Creative Vacation Memory Keeping + How To Make Cyanotypes
Some of my fondest memories are of remembering. When I was a child I spent hours and hours looking through the photo albums and baby books that my parents had made. To the point that I'm pretty confident many of my first "memories" aren't memories at all, but memories of memories retold by others.
Back then memory preservation was so much more intentional and costly, both of time and money. Now, as a parent myself, I find myself conflicted by the desire to preserve the memories of my little ones' early years so that they'll have the opportunity to savor them the way I did. I wonder how the ease and lack of intentionality made possible by smart phones and virtual albums will change that experience for them. And I definitely haven't figured out the balance.
We recently traveled with our little brood and much of my extended family to celebrate Independence Day at my grandmother's lake-front house in the Adirondack Mountains of Upstate New York. We've been gathering there in both the cool, lush summers and snow-blanketed winters for literally as long as I can remember and, to me, it is the most wonderful and nostalgic place in the world.
It's not just the actuality of the place, but the feeling of it that I love. The forests feel like something out of a fairytale--tall pines and birch trees tower over carpets of magical little ferns. The air is cool and clean and all together different than the weight of southern humidity. In the shadows of the woods, streams of dark, cold water wind over and around moss covered boulders and cascade over waterfalls.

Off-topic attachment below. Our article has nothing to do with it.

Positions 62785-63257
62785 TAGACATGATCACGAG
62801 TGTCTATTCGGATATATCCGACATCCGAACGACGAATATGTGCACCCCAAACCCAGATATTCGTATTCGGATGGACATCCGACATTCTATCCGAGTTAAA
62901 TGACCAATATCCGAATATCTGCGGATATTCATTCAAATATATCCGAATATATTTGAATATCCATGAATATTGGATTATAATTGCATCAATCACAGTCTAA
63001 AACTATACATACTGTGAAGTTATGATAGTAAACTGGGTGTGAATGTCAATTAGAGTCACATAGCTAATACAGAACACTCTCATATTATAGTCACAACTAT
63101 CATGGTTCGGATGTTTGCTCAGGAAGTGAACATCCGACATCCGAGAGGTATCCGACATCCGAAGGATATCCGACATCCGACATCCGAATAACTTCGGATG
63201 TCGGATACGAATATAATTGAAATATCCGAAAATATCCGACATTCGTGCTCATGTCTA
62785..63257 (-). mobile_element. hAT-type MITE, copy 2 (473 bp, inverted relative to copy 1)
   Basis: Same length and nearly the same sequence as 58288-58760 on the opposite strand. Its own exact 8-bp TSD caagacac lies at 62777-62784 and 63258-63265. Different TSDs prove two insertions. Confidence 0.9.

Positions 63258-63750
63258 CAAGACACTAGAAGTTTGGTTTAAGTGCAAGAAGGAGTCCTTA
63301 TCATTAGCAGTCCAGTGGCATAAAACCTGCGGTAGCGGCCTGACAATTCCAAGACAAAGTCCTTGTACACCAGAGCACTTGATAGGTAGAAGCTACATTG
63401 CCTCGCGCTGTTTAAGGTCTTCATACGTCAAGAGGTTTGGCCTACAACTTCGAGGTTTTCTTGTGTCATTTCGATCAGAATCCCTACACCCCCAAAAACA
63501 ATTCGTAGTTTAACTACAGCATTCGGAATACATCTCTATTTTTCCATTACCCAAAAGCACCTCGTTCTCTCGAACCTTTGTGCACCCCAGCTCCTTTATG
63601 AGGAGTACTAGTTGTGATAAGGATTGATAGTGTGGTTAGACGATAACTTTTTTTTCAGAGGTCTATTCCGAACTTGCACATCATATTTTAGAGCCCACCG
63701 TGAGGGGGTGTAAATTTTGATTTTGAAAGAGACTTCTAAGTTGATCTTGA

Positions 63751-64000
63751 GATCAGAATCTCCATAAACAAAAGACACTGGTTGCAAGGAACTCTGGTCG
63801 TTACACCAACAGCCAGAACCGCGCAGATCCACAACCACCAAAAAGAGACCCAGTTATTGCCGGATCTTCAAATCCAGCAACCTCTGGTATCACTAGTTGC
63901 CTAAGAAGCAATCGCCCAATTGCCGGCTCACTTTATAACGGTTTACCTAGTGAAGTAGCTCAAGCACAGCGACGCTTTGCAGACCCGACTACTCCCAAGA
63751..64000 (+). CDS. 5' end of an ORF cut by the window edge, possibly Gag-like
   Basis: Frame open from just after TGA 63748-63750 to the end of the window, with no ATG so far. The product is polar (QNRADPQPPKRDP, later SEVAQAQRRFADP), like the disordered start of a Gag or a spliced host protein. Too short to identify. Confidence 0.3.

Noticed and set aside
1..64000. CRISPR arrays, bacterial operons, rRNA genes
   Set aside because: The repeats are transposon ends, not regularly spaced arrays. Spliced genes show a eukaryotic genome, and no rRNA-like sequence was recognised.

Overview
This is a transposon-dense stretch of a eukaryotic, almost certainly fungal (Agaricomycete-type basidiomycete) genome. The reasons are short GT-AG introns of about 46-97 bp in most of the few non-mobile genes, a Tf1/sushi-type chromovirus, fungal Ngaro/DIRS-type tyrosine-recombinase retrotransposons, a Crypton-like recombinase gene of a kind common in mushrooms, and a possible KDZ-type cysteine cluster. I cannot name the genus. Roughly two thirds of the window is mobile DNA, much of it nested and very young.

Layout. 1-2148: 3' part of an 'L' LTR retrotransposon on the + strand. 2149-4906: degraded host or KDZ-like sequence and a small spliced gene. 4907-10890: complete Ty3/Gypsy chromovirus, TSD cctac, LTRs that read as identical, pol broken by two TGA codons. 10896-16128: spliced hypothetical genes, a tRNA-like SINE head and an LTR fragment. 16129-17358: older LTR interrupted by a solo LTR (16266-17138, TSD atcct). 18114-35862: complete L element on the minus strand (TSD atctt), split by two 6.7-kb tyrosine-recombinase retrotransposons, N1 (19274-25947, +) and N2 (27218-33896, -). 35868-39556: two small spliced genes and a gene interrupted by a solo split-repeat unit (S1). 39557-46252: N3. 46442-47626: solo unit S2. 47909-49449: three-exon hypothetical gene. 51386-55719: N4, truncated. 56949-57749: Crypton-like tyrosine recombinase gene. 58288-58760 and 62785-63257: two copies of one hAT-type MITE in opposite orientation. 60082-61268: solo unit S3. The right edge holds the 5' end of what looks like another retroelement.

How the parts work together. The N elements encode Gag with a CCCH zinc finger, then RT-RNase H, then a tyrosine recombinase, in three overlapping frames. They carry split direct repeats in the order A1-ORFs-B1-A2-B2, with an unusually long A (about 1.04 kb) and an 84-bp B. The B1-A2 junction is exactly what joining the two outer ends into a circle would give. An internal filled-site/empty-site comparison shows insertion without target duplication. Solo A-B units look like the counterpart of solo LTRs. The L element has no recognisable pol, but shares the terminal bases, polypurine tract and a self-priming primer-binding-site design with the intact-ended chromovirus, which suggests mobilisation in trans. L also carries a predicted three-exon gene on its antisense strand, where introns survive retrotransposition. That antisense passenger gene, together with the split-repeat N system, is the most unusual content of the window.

When I recently rediscovered cyanotypes, I instantly thought of trying to bring them to New York with us to bring home some of the memories, perhaps even the feeling, in a different sort of way.
Cyanotypes (which happen to be having a moment right now) are a kind of photography made from using paper covered with a chemical that turns blue when exposed to sunlight. There are lots of options for buying the paper, or even just the chemicals to make your own paper, on amazon. This is what we used.
To make the images, you place objects over the paper and expose them in the sunlight for a few minutes. Then wash the paper to remove the chemicals and set the image and you end up with a negative silhouette on lovely blue paper.
We didn't have to go far to find all kinds of interesting foliage right around my grandmother's house. The whole family got involved in foraging. While the girls were napping, my husband, Keith, helped make the images so I could get some pictures to show you the step-by-step: